This post is part of Chapter 2 of Russia’s Alien Nations: The Secret Identities of Post-Socialism, an ongoing feature on All the Russias. It can also be found at russiasaliennations.org. You can also find all the previous entries here.
When Aleksei Balabanov made his cinematic return to the world of Russian criminal business in his 2005 film Dead Man’s Bluff (Zhmurki), he treated the eight years that had passed since the release of Brother as if they were eighty. The film begins in a crowded lecture hall, with an instructor standing in front of a blackboard announcing the day’s topic: “накопление начального капитала,” which can be translated either as “accumulating start-up capital” (if you’re an MBA) or, with a bit of a stretch, “the primitive accumulation of capital” (if you’re a Marxist). She explains that getting start-up capital “in our time” is very difficult, but in the 1990s, it was a different story. State property was being divided up, and all our current “so-called oligarchs” got their money back then.
A student comments: “I think back then it was easy to make money from nothing, both for start up capital and for the rest of your life.” She brings up the problem of pyramid schemes, which the instructor is quick to pick up on. The instructor notes that there were also “criminal structures” which had become intertwined with the state authorities, who also got their start-up capital at that time.
Balabanov then jump cuts to the scene of one man torturing another in a morgue, ending in a bloodbath. In the same amount of time it takes for the instructor to explain 1990s capitalism, three men die, with two more killed thirty seconds later. In the first scene, though the classroom has students of both sexes, the conversation about the criminal economy is conducted entirely by women, with the men either silent or trying to get out of the lecture. In the second, all the speaking parts are male, as are all the murderers and victims, but the action unfolds against a backdrop of naked female corpses. What could be more Nineties than that?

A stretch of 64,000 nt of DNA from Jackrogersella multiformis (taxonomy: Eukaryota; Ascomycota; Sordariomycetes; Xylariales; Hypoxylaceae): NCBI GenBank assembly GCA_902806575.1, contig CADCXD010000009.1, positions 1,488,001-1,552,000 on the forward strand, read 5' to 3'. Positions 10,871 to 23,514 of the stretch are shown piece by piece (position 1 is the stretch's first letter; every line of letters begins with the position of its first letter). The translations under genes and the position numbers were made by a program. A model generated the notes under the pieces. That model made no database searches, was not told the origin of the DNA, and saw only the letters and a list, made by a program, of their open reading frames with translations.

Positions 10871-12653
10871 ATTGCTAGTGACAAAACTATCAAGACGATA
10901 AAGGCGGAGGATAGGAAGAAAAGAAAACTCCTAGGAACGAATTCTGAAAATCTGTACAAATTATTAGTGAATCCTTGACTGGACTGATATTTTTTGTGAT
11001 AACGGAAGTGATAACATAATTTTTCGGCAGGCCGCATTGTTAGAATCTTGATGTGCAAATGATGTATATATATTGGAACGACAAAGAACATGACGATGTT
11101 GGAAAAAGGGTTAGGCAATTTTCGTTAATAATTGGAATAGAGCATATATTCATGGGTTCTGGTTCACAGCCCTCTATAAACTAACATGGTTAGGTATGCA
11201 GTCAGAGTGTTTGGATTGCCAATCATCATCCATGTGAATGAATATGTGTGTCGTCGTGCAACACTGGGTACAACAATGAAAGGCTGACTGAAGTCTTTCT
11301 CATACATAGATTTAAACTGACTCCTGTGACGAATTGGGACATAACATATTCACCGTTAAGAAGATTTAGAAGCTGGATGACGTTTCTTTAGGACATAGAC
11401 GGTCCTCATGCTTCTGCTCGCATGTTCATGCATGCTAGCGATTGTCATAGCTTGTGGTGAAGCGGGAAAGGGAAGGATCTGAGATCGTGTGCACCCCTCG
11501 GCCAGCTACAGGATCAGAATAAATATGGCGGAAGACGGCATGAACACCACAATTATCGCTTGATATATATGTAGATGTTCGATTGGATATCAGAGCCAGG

This aesthetic contrast is as important as the change in subject matter (economics lecture vs. indiscriminate murder), leaving open the possibility that what Vadim Volkov called the “violent entrepreneurs” of cutthroat capitalism can be hygienically sealed off from the calmer, more civilized world in which the lecturer and her students now live. Though the classroom scene is a prologue, its function is reminiscent of the epilogue of Margaret Atwood’s classic dystopian novel, The Handmaid’s Tale. After two hundred harrowing pages immersing the reader in a repressive, patriarchal regime of scheduled rape and mandatory childbirth, Atwood jumps hundred of years into the future to a scholarly conference for historians who study this miserable time in their world’s past. The tone is now matter-of-fact, if not lighthearted, a jarring counterpoint to the intense desperation of the novel’s first-person narrator. This epilogue (much like the historical appendix on Newspeak in 1984, whose most important feature is that it is not written in Newspeak), though not necessarily a pleasant reading experience, smuggles optimism into a bleak story. At some point, we know, conditions (will) change. 
The criminal New Russians of Dead Man’s Bluff are not quite so hermetically isolated from the world of their frame story, however. The connection between the two reinforces both the film’s satire and the instructor’s own words about the origins of the current “so-called oligarchs.” The film does not return to the classroom, but it does end with the revelation that our main gangster heroes have now cleaned themselves up and found a comfortable place as part of the apparatus of state, rather than private, corruption.
This, in fact, is the most common folk explanation for the fate of the New Russians. By “folk” I mean non-scholarly, lay explanations. Again, my concern here is not the actual socioeconomic transformation of post-Soviet Russian, but its representation through media. I will, however, gesture towards the political developments that fostered a new environment for entrepreneurs in the 2000s.
 Justin Cronin toys with a similar trick at the end of his Passage trilogy, only to reveal that the story is not entirely over.
Next: Articles of Incorporation